NEW YORK (AP) — A bisexual man charged with shooting a gay man he taunted on a street was found guilty Wednesday of murder as a hate crime despite his assertions that he couldn’t be a bigot because of his own sexual orientation.
A Manhattan jury deliberated over two days before finding Elliot Morales guilty in the May 2013 shooting of Mark Carson in the Greenwich Village neighborhood, a center of American gay life for decades.
“Motivated by irrational rage, the defendant targeted and executed a defenseless young man based on his sexual orientation after taunting and insulting the victim and his companion,” Manhattan District Attorney Cyrus R. Vance Jr. said in a statement.
Morales, 36, represented himself. A message left at his legal adviser’s office after the verdict wasn’t immediately returned.
Morales faces 20 years to life in prison. His sentencing is set for April 11.
Morales admitted shooting Carson but said he acted in self-defense and couldn’t be guilty of a hate crime because he is bisexual. His star witness was a transgender woman who testified that she was his ex-lover.
In Morales’ closing argument last week, he wept and told jurors that he was “not a bigot of any type” and that charging him with a hate crime was “ridiculous.”
The shooting happened a few blocks from the Stonewall Inn, the site of 1969 riots that helped give rise to the gay rights movement.
Police said Carson and his roommate were passing in front of a pizza parlor shortly after midnight on May 18, 2013, when Morales called out to them, using slurs and saying the men looked like “gay wrestlers.” The two confronted Morales, following him around a corner, before he pulled a revolver and shot Carson in the face at close range, authorities said.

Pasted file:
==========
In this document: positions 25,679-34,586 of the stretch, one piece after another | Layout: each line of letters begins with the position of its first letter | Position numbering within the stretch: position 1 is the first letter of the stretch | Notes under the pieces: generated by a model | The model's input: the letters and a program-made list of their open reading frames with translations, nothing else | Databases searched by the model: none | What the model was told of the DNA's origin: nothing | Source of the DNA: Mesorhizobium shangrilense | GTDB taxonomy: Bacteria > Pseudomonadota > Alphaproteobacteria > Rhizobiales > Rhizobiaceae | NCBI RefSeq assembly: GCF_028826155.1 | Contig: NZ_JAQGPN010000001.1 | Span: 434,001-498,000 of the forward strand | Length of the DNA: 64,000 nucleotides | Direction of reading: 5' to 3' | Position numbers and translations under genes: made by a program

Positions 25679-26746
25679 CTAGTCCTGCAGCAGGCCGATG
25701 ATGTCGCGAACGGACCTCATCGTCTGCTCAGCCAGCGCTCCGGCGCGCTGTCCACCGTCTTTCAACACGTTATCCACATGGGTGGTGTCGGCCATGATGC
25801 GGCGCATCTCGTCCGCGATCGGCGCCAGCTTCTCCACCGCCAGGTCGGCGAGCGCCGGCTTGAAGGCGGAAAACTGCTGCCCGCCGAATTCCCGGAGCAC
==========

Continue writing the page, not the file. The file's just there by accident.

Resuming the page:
Arrested moments later, Morales began laughing and admitted killing Carson as officers held him down.
“Diagnosis dead, doctor,” he is heard shouting on an officer’s video. It then shows Carson sticking out his tongue.
As he cross-examined Carson’s former roommate at trial, Morales blamed the two men for the conflict that led to the shooting and suggested they should have ignored the taunts and walked away.
Taking the stand in his own defense, Morales said he had been drinking heavily before the shooting. He acknowledged arguing with Carson and his roommate but denied using gay slurs. He said he pulled his gun because he was afraid.
“I thought he was going to take something out and shoot me with it,” Morales testified. “I thought one or maybe both of them had a firearm. So I kind of raised the firearm and turned away and shot it at the same time.”
Assistant District Attorney Shannon Lucey said in her closing argument that Morales had issues with his own sexuality and was jealous that Carson and his roommate were openly gay.
New York’s hate crime law doesn’t say attackers need to be of a different ethnicity or sexuality than their victims.
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